Javascript has no inbuilt support for multidimensional arrays, however the language is flexible enough that you can emulate this behaviour easily by populating your arrays with separate arrays, creating a multi-level structure.

You can create an array in Javascript simply by doing any of the following:

var array1 = new Array(5);
var array2 = [1,2,3,4,5];
var array3 = new Array();
var array4 = [];

If you know the size of your array in advance, but not the contents, the first form is better since it allocates the right amount of memory, but doesn’t fill it. If you need to populate the array from the beginning, you can just specify the contents when you declare it. The second array has the same contents as if we wrote:

var array2 = new Array(5);
array2[0] = 1; //remember that arrays count from zero
array2[1] = 2;
array2[2] = 3;
array2[3] = 4;
array2[4] = 5;

Lastly, if you want to identify a variable as an array, but don’t know how big it is, you can use either of the last two forms.

Retrieving elements from an array has the same syntax as entering them. In the following code, we display two alerts, once before and once after we change the array — we should see the number 5, followed by the number 10:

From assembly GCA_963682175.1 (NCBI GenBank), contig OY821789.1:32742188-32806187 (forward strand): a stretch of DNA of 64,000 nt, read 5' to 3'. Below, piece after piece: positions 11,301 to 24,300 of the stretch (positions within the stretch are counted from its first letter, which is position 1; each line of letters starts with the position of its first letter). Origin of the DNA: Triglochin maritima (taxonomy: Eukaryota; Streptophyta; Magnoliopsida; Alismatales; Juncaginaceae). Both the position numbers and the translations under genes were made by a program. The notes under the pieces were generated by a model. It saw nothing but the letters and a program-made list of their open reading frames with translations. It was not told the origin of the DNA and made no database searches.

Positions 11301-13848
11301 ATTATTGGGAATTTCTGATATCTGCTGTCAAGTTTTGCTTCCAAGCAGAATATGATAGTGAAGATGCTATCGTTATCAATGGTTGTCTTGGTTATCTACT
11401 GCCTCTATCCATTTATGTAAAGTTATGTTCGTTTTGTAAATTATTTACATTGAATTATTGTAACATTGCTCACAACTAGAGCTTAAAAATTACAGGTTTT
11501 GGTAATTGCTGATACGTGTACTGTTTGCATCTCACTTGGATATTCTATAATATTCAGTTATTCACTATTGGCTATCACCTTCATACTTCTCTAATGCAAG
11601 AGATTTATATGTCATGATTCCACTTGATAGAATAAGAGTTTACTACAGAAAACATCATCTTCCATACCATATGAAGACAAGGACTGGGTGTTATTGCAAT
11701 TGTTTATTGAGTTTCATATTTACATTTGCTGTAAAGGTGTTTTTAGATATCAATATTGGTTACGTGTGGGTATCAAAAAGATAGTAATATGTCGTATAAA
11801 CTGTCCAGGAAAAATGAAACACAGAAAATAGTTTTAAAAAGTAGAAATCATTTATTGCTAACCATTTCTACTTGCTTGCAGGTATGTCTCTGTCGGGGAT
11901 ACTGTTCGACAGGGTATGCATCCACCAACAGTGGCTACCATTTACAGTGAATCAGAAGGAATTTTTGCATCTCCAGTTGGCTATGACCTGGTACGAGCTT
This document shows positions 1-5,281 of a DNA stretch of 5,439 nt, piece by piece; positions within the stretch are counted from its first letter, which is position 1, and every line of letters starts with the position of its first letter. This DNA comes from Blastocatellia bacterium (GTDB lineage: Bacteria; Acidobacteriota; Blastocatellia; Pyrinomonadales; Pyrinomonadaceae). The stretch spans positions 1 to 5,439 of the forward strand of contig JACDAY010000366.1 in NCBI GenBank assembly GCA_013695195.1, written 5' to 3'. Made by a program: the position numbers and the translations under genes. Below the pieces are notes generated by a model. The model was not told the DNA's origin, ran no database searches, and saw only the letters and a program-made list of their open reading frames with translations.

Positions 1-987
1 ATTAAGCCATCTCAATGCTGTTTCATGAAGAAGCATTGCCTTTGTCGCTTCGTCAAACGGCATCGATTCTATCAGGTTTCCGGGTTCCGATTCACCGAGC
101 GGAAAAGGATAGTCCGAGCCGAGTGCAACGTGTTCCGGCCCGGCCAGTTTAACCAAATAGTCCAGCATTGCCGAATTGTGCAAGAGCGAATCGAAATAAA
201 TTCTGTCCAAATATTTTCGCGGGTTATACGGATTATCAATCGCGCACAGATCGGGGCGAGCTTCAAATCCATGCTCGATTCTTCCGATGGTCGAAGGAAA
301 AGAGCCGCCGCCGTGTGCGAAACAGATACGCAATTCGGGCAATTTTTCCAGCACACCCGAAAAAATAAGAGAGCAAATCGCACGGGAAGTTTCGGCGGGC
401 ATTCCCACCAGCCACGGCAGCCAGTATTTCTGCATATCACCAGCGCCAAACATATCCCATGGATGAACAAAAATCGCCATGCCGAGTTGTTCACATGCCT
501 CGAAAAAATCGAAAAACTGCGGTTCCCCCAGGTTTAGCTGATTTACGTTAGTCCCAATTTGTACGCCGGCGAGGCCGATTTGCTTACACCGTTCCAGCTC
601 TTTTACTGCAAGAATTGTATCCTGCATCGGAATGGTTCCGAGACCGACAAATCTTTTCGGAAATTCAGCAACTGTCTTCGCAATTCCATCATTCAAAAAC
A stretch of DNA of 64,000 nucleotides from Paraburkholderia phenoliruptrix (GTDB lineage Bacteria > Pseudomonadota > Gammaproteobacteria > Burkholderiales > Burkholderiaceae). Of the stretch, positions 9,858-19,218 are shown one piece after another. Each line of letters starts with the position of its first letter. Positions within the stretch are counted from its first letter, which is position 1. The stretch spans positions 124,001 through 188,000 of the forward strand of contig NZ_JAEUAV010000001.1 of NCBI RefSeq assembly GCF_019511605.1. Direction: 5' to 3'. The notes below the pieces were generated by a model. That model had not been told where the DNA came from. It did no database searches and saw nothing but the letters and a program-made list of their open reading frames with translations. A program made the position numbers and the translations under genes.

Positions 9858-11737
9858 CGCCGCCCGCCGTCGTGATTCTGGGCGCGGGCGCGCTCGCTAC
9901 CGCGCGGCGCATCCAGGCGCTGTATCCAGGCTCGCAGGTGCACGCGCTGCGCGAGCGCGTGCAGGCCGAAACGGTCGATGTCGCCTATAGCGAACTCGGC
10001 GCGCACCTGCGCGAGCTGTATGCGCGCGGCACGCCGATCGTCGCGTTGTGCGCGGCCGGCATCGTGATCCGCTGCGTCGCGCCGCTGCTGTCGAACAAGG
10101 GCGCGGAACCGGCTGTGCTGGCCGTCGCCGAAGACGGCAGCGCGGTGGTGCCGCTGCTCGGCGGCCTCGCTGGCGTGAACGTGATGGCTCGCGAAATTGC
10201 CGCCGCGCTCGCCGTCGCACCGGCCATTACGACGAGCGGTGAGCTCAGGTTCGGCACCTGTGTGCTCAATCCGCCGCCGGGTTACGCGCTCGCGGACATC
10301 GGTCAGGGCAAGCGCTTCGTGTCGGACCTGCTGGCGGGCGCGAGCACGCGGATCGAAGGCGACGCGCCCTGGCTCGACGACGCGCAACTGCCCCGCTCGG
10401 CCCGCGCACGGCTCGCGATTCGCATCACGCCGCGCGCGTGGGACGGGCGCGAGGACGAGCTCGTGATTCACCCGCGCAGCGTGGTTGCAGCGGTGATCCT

var array = [5];
array[0] = 10;

That’s more or less all you need to know about single dimensional arrays. When you need extra dimensions, things get slightly more complicated.

Multidimensional Arrays

If you’ve got a two dimensional array, for example you need to keep track of the contents of a table, then what you really want to do is index them like array[2,3]. There’s no support for arrays of this kind, but we can take advantage of the fact that arrays can contain any value — including other arrays — to fake it.

In the following example we create a 3×3 array:

var array = new Array(3);
for (var i = 0; i < 3; i++) {
array[i] = [' ', ' ', ' '];

array[0][2] = 'x';
array[1][1] = 'x';
array[2][0] = 'x';

We set three cells to be equal to “x”, meaning that our array now contains:


You can create arrays of any depth by adding more array references for each successive dimension you need. For example, to modify the above example to create a 3x3x3 cube, we’d simply write:

var array = new Array(3);
for (var i = 0; i < 3; i++) {
array[i] = new Array(3);
for (var j = 0; j < 3; j++) {
array[i][j] = [' ', ' ', ' '];

Multidimensional arrays are useful tools in circumstances where you have to populate the entire space with information. If your data is more sparse — meaning most of the cells are empty — then you’re better off using associative arrays (hashes or dictionaries in other languages).